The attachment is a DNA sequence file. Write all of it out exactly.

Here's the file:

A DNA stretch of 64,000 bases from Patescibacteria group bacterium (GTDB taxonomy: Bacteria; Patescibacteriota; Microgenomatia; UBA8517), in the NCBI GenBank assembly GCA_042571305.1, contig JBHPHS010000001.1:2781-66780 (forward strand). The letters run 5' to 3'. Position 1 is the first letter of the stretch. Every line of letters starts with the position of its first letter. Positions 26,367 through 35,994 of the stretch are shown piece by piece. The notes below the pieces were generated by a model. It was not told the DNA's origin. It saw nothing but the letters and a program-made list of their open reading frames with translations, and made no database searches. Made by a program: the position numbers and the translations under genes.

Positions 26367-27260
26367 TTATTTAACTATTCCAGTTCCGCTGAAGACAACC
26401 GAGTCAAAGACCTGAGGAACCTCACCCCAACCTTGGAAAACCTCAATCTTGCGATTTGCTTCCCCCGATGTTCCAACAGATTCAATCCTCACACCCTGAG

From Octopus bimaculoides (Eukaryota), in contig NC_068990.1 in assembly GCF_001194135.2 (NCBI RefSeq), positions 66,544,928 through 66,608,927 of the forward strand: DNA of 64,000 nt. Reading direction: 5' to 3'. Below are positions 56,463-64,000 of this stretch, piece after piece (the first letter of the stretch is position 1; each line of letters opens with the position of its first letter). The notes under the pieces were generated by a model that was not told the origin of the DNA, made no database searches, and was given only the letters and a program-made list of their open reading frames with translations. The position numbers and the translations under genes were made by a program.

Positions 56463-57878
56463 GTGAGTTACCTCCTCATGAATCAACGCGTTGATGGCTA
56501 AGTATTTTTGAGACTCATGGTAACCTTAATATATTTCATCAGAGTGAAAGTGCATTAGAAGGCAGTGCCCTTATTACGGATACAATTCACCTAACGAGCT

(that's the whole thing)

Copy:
A DNA stretch of 64,000 bases from Patescibacteria group bacterium (GTDB taxonomy: Bacteria; Patescibacteriota; Microgenomatia; UBA8517), in the NCBI GenBank assembly GCA_042571305.1, contig JBHPHS010000001.1:2781-66780 (forward strand). The letters run 5' to 3'. Position 1 is the first letter of the stretch. Every line of letters starts with the position of its first letter. Positions 26,367 through 35,994 of the stretch are shown piece by piece. The notes below the pieces were generated by a model. It was not told the DNA's origin. It saw nothing but the letters and a program-made list of their open reading frames with translations, and made no database searches. Made by a program: the position numbers and the translations under genes.

Positions 26367-27260
26367 TTATTTAACTATTCCAGTTCCGCTGAAGACAACC
26401 GAGTCAAAGACCTGAGGAACCTCACCCCAACCTTGGAAAACCTCAATCTTGCGATTTGCTTCCCCCGATGTTCCAACAGATTCAATCCTCACACCCTGAG

From Octopus bimaculoides (Eukaryota), in contig NC_068990.1 in assembly GCF_001194135.2 (NCBI RefSeq), positions 66,544,928 through 66,608,927 of the forward strand: DNA of 64,000 nt. Reading direction: 5' to 3'. Below are positions 56,463-64,000 of this stretch, piece after piece (the first letter of the stretch is position 1; each line of letters opens with the position of its first letter). The notes under the pieces were generated by a model that was not told the origin of the DNA, made no database searches, and was given only the letters and a program-made list of their open reading frames with translations. The position numbers and the translations under genes were made by a program.

Positions 56463-57878
56463 GTGAGTTACCTCCTCATGAATCAACGCGTTGATGGCTA
56501 AGTATTTTTGAGACTCATGGTAACCTTAATATATTTCATCAGAGTGAAAGTGCATTAGAAGGCAGTGCCCTTATTACGGATACAATTCACCTAACGAGCT